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5 Steps for Crate Training


Recently we did a post about deciding whether or not your dog needs a crate.  While new dog owners sometimes think a crate seems cramped and confining, for a dog, a nice crate can be a little slice of heaven.  Crates play to canine denning instincts, and can provide a safe, cozy home-within-a-home.  Crates make wonderful housetraining tools, can double as a simple transportation method, and can make both you and your dog happy.  While not all dogs need or should have crates (pets with separation anxiety or claustrophobia from some past trauma, for example), they work out well for most.  If you do decide to buy the right crate for your dog, how do you go about training him to use it?


First off, it’s essential to know what you should NOT do with a crate:


  • Use it as a punishment.
  • Leave your dog in it for longer than a few hours, particularly a puppy or a dog which hasn’t been housetrained.
  • Force your dog into the crate after housetraining is complete.  It should become voluntary.


Your next step is to choose the best crate for your dog.  You want to make sure the crate you choose is the right size.  If you are starting with a puppy, get a crate that will be big enough for him when he grows.  There are also many types of crates, including wire, plastic, soft-sided, cute, and heavy-duty crates.  Each has pros and cons.  Please see our article about choosing a crate (link to the article I’m writing below, and delete this sentence.) for more information.


Once you do select a crate, how do you go about crate training for your puppy or adult dog?  Here is a list of steps to get you started:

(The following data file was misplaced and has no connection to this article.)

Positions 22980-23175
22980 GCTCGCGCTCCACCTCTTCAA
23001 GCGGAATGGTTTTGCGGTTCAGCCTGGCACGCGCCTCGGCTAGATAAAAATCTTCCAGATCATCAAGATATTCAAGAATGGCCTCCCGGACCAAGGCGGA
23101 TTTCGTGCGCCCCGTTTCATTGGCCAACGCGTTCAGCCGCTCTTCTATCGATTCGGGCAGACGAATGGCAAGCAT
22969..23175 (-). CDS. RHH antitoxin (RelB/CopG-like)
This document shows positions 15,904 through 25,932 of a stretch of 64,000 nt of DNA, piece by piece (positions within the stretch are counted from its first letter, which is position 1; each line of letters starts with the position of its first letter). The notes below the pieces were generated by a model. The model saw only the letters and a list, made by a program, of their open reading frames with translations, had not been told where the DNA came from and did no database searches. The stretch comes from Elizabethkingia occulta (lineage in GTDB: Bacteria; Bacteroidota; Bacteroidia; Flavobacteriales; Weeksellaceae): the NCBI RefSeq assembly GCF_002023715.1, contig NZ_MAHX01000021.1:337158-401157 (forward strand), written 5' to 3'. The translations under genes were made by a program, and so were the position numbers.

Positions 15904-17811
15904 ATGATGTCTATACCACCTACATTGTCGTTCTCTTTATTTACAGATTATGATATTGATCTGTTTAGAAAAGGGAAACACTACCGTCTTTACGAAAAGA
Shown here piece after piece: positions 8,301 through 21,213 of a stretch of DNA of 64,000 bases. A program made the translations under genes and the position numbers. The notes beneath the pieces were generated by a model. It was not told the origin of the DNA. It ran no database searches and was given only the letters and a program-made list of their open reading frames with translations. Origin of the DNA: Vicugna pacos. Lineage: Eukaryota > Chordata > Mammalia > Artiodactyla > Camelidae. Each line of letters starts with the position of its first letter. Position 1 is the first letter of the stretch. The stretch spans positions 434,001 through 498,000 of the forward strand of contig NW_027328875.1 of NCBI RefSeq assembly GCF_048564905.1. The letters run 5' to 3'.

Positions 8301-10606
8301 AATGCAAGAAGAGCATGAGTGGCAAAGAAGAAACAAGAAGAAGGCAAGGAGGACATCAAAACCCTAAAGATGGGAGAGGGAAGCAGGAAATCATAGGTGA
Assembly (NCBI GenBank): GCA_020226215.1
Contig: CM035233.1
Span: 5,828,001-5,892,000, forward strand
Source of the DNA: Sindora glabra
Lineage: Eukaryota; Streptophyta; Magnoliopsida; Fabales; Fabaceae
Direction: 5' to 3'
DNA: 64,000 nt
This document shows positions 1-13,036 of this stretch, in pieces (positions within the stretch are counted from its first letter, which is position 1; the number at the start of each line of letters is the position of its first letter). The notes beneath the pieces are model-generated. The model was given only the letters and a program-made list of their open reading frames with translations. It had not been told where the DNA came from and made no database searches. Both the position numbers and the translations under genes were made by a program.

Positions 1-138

1. Allow your dog to get familiar with the crate. 


Remember, dogs are always quite skittish about unfamiliar objects.  Before you can get your dog into the crate, she must decide that the crate is safe.  Put the crate somewhere you spend a lot of time, like your bedroom or living room.  Put something soft like a blanket inside and remove the door.  Set some treats around the crate and let him check it out at his own pace.  Eventually start tossing treats near the door and finally inside.  A favorite toy can help too.


  1. Start putting your dog’s food in the crate.


Once your dog is willing to enter the crate, begin placing meals inside.  If he is still apprehensive, put the meal near the door.  Otherwise, push it to the back.  Once your dog is eating inside the crate without a problem, close the door during the next meal and open when he’s done.  Start leaving the door closed for longer and longer after he finishes eating.  Increase the time very slowly, a few minutes at a time. 


  1. Start crating your dog for short time periods.


Once you have achieved step 2, you can progress to step 3.  Teach your dog a command to enter the kennel and give him a treat.  Close the door, sit nearby for a few minutes, then leave the room for a few minutes.  Come back, stay a few more minutes, and then let him out.  Gradually lengthen the amount of time you spend in the other room.  When you are able to crate your dog in this way for half an hour without any anxiety or fear from your furry pal, you can proceed to step 4.


  1. Leave the house while crating.


Put some toys inside the crate, give your dog a treat, and order him inside.  Quietly get ready to leave, and then head out for a short time.  When you come back, don’t act in an overly excited way.  You want to keep the entire thing very casual so that your dog does not get anxious about why you are leaving or when you will be back.  Make sure that you leave him in the crate for 5-20 minutes before you head out the door, and try not to make it exactly the same every time.


  1. Have your dog sleep in the crate. 


Keep the crate either in your bedroom or nearby.  If you have a puppy or a dog which frequently needs to eliminate, you need to be able to hear him.  You also do not want your dog to associate the crate with feeling alone.


Assuming this process is successful, your dog will probably continue using the crate even after housetraining is complete.  At that point, it should always be a voluntary refuge, and you should never use it merely for your convenience or as a punishment.  Your crate should be a happy place where your dog can feel comfortable and safe.


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